What Does A Negroni Sound Like?

Music affecting Taste in Drinks

Exploring perception can unlock new guest experiences

If you’ve ever heard a song and pictured it in colors (synthesizers that call forth visions of neon lights, for example), then you know what synesthesia is. 

Campari Academy’s Eddie Hansel describes the phenomenon as “when your senses cross wires and you’re perceiving one thing but experiencing it in a different way, so you’re tasting sound or hearing colors.” While the actual phenomenon is quite rare (an estimated 1 person in 250,000 will be diagnosed with it), there are famous artists, including Picasso and Duke Ellington, who found ways to make their unique perceptive abilities aid their work. And while true synesthesia is rare, nearly all of us experience a lesser version of it, which scientists call crossmodal correspondence.

Dr. Charles Spence, a experimental psychology professor at Oxford University and the founder of the Crossmodal Research Laboratory, has dedicated over 15 years of research to uncovering how design influences senses. Recent research includes how temperature and carbonation are perceived based on auditory and aromatic cues. Interested yet? Then you’ll want to mark your calendars for Campari Academy’s 2023 Tales of the Cocktail experience, The Synaestate. Guests will enter a multi-sensory experience that explores synesthesia, and will question what we know about the senses and this research can open up new guest experiences. 

What shape is a Daiquiri?

Is sweetness angular or round? Are lemons fast or slow? Dr. Spence’s research finds that the general public associates red with round shapes and sweetness. Given the prevalence of pink-red associations with fruits such as strawberries, watermelons and tomatoes, the general consensus is that “red” equals “sweet”. 

Hansel has done some of his own impromptu experiments highlighting the perceptions around the concepts of red and roundness. He tinted tequila red, then made it into a sphere; as Dr. Spence’s research predicts, most people correlate sweetness with red and round shapes. “It’s good for mixologists to understand how people perceive things,” he says. “That can affect how you ideate the flavors you put out, and what you want people to get out of it.”  

The idea of tapping into synesthesia in the commercial food and beverage industry isn’t entirely new.  

Fortunato Depero’s iconic 1930 design for the Campari soda bottle, which is still used today, plays on some of the assumptions about bitterness. Depero was part of the Italian Futurists who touted “syn-tactilissmo”, a blending of touch and taste.  Depero’s petite bottle is unmistakably angular, with a triangular shape and a slim neck. Angularity and symmetry are both associated with bitterness, research now shows. The bottle also has a bumpy glass texture reminiscent of a lemon’s rind. Between the shape and texture, the bottle sets up an expectation of what’s inside.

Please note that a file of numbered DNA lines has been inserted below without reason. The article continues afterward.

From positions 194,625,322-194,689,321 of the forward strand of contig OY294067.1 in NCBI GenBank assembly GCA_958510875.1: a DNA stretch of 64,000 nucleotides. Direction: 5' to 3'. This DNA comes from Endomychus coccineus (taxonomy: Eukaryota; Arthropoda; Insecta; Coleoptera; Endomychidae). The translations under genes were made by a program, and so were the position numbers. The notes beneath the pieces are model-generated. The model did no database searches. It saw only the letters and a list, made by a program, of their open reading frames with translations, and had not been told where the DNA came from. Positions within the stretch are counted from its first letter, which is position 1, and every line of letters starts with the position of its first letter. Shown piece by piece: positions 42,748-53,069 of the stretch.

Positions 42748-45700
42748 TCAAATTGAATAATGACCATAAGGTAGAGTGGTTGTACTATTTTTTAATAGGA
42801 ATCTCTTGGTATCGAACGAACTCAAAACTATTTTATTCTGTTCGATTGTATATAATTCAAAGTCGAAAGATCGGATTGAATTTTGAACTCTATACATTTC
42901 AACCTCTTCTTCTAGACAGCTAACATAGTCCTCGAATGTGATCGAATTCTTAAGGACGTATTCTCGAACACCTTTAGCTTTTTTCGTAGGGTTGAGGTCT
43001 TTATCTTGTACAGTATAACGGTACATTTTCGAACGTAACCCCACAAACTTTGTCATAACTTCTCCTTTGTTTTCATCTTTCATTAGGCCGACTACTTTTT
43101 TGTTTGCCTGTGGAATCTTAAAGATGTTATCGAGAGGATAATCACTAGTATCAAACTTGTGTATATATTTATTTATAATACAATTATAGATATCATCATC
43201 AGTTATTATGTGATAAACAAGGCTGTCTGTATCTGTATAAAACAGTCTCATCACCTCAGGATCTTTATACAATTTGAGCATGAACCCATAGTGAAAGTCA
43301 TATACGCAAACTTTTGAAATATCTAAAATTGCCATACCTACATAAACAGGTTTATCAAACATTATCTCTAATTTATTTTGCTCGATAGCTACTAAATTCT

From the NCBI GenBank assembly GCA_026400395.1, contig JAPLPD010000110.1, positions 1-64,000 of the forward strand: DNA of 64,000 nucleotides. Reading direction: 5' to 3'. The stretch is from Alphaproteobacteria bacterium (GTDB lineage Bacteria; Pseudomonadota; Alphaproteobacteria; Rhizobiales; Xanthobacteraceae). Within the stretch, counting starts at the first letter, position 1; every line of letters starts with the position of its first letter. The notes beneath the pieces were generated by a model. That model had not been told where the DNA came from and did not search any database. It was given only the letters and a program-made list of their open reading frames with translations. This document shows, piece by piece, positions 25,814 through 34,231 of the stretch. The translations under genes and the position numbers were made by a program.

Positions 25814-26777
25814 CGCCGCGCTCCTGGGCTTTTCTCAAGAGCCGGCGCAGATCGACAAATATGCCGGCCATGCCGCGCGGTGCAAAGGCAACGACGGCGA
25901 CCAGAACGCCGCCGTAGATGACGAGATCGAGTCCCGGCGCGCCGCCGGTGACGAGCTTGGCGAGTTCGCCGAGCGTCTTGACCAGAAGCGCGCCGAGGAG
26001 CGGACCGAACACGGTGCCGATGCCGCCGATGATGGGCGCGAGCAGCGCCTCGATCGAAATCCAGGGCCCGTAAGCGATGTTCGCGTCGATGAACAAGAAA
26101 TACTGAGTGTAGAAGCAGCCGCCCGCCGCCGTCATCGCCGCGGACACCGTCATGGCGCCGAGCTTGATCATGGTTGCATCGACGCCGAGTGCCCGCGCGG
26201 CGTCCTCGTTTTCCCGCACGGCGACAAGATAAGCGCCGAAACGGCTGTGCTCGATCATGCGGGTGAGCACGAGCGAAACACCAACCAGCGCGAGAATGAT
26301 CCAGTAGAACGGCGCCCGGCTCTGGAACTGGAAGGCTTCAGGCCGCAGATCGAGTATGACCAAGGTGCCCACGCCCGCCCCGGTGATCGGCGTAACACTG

The Sommelier Effect

Expectation can be a powerful tool in crafting flavors and experiences. For example, have you ever experienced specific notes in a beverage you were told contained them? Hansel calls this the “sommelier effect”, noting how strong of a force expectation can be in one’s experience of flavor: “It’s really easy to plant the seed of where people will go.” This realization has led him to be much more intentional with menu descriptions and drop lines.

Learning about ingrained sense perceptions can open up a new approach to cocktail development. “It’s about thinking about the guest perception versus your own palate, which is something we should all be thinking about anyways,” Hansel says. “It’s important to really be focused on how people are receiving the flavors that you’re putting together versus what is actually tasted.” For example, during drinks development, try variations on a theme before settling on a final version. Some people may be more sensitive to bitters, while others may not taste it at all. 

“It’s about considering everything,” Hansel says. “When you ideate a new drink, instead of tasting your peers on the one that you think is the best, try three or four variations where it’s not just about sweet and bitter. Try two or three [with gradations of] sweetness and bitterness to see what the overall favorite is.” Few people actually have synesthesia but thinking about research into synesthesia can be seen as a basis to learn and understand more about perception and expectations, which can become tools in a bartender’s arsenal.